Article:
The rise of geek culture has lead to wider exposure and acceptance of one of geekdom’s fondest hobbies: tabletop role-playing. Now you’ve got Vin Diesel playing Dungeons & Dragons to promote a film and prolific voice actors rolling dice online every week.

Even if you don’t know your beholders from your mind flayers, D&D’s latest Monster Manual is a treasure trove of mythological beasts and horrific nightmares. But some are just plain silly.

The Rug of Smothering begs the classic question: what if the magic carpet from Aladdin was a murdering psychopath? Its powers include being completely indistinguishable from a normal rug. Unleashing one of these fun little surprises will quickly lead to your fellow adventurers burning every single fine rug and welcome mat they see, just to be sure.

Those giant walking trees from Lord of the Rings could kick some serious ass. It would’ve been a tad less impressive if they were the size of a shrub, like our poor Twig Blight here. Blights are evil tree-creatures that come in all shapes and sizes, including hilariously tiny and ineffective. Few heroic battles end with our heroes covered in a bunch of dead twigs.

In D&D there are dragonborn, merfolk, lizardmen, and even jackalweres. Chances are if it’s an animal there’s an anthropomorphic tribe of ‘em somewhere—including the adorable Bullywugs. Bullywugs are cranky frog-people that live in swamps and ride giant frogs. Which is kind of like if we rode around on Gorillas—totally awesome.

I love the Addams Family and I just can’t picture the lovable Thing crawling around murdering people. To drive home this undead creature’s evil tendencies, they’re formed from the severed hands of murderers. Not just any old hand will do. You can’t have your Crawling Claws going around giving out free handshakes! Though the world’s creepiest Thumb War would make for a memorable encounter.

Dungeons & Dragons has a full variety of awesome demons and devils. The Bearded Devil is not one of them, unless you suffer from Pogonophobia. That’s a fear of beards. These cuddly chaps sport a literal Beard Attack as they sling their barbed, poisonous facial hair at you. Don’t beard me, bro.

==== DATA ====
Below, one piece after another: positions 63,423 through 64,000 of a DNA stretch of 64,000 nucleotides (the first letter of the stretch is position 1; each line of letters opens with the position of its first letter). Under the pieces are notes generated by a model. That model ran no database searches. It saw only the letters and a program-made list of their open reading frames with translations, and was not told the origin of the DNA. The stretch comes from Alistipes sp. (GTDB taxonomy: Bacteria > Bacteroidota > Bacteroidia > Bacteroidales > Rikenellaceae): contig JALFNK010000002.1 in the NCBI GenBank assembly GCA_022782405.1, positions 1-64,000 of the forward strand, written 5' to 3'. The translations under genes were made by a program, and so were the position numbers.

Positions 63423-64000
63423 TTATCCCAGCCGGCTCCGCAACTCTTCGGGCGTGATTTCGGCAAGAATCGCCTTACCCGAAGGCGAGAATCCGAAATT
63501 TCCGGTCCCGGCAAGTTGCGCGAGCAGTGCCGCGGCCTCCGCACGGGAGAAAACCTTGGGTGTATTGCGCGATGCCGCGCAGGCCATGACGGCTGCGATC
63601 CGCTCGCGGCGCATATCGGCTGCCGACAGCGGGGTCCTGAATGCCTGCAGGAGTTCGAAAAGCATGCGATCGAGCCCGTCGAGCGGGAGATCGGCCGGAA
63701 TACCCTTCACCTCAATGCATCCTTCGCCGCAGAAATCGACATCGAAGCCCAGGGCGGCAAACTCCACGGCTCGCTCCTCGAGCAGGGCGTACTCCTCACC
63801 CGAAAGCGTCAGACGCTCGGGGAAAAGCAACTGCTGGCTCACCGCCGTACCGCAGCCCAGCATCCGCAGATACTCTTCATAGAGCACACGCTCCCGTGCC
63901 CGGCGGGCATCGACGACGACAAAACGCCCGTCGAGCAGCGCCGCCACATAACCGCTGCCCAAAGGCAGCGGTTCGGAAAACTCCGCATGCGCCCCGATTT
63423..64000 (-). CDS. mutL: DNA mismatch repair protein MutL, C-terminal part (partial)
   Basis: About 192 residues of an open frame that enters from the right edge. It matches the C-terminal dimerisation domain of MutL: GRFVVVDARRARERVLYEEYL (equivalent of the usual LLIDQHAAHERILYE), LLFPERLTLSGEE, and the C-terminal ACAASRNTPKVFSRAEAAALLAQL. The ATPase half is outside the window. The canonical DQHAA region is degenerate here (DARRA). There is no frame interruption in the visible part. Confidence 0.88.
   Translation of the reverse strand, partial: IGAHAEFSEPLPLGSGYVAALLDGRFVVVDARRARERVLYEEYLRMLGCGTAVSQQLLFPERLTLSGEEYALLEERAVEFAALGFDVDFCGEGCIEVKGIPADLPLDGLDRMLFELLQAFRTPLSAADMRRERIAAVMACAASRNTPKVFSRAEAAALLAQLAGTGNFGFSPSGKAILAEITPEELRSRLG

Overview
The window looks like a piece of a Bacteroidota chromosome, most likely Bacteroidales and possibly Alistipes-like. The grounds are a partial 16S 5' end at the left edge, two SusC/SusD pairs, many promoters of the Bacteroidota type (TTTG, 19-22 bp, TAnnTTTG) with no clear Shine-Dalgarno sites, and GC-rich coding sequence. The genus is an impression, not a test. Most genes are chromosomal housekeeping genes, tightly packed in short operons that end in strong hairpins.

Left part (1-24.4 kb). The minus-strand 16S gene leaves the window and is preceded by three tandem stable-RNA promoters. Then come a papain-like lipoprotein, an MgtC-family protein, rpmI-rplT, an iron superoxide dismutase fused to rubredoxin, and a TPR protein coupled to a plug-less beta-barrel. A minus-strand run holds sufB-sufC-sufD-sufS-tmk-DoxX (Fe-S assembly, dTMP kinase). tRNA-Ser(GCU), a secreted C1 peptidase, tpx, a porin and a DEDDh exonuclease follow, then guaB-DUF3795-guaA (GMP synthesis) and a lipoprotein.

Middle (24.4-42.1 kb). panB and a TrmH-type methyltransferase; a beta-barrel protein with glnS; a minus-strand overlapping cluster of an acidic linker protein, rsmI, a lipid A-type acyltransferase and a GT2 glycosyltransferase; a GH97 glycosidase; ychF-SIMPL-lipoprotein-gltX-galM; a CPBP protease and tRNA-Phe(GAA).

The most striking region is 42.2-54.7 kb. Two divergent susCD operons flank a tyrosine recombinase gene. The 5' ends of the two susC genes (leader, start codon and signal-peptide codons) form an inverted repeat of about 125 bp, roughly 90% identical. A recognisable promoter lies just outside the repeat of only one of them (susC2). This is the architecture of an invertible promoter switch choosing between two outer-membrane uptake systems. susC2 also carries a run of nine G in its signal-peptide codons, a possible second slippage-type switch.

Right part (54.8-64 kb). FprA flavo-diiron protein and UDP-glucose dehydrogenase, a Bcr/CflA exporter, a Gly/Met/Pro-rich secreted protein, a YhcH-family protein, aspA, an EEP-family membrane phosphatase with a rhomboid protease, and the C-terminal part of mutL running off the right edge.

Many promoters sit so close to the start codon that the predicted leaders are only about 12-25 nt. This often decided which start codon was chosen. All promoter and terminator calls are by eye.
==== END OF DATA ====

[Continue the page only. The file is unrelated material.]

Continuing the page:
The Underdark is teeming with some of the craziest, scariest creatures, but the Flumphs are actually good guys. I mean, sure they siphon off mental energy, but it totally doesn’t hurt. They’re magical floating jellyfish, and sensitive to other creatures’ emotions. Their color even changes depending on their mood. Yeah, I don’t feel bad about killing them either.

The Intellect Devourer is a walking brain with paws. It uses its brain power to unleash psychic hell on its victims. True to its name it can even devour a victim’s brain and transplant itself inside of a host body. When used on a player, this is generally considered a total dick move by any Dungeon Master.

D&D has a whole pantheon of lycanthropes outside of the classic werewolf. On paper a werebear sounds like a great idea. Bears are stronger than wolves! Yet its biggest asset is that it’s given a big ol’ axe. I presume the greataxe is standard issue in every werebear curse. __

Modrons are a strange hive-mind mechanical race. They’re incredibly goofy-looking, with adorable names like Monodrone and Tridrone. They’d be right at home in a Tim Burton or Neil Gaiman world as giant puppets and animatronics. No doubt they’re full of childhood whimsy and adventure. The cubey one has an eyepatch and a monocole for Mechanus’ sake.

A piercer is a living stalactite. This incredibly patient, phallic-shaped creature waits for an adventurer to pass underneath before unleashing its attack. Whether it hits or misses it drops to the ground, then just sort of lies there while you hack it up. A cluster could prove problematic, or you could just look up every once in awhile.

Rust Monsters are straight up assholes. They look like a cross between a big bug and an armadillo. They’re not particularly powerful. The problem is they corrode any metal that touches them, melting your poor fighter’s sword, shield, and armor right before his eyes. Adventurers quickly learn to fear these metal-crunching bastards more than anything.

Did you know Dungeons & Dragons had its very own Godzilla? Meet the Tarrasque, a fifty foot tall wrecking machine that eats dragons for breakfast. The titan can swallow adventurers whole. You then get to witness your Dungeon Master gleefully roll dice to see how much stomach acid damage your character takes every round as you are slowly digested. Kids, be nice to your DM.

Druids can cast a lot of cool spells, from conjuring a plague of insects to calling down bolts of lightning. The Awaken spell lets them breathe life into a tree or plant. After watching Guardians of the Galaxy who wouldn’t want a big tree friend? Or you could choose to animate a tiny houseplant, like the one in this picture I took. What they lack in usefulness they make up for in portability!

Eric Watson is a freelance writer who enjoys talking about video games, movies, books and Dallas-based sports teams. Every week he watches a random film from his collection of several hundred DVDs and live tweets about it @RogueWatson. He lives in Fort Worth, Texas with his wife and daughter, two dogs, two cats, two fish tanks, some hermit crabs and a bookshelf full of Transformers.

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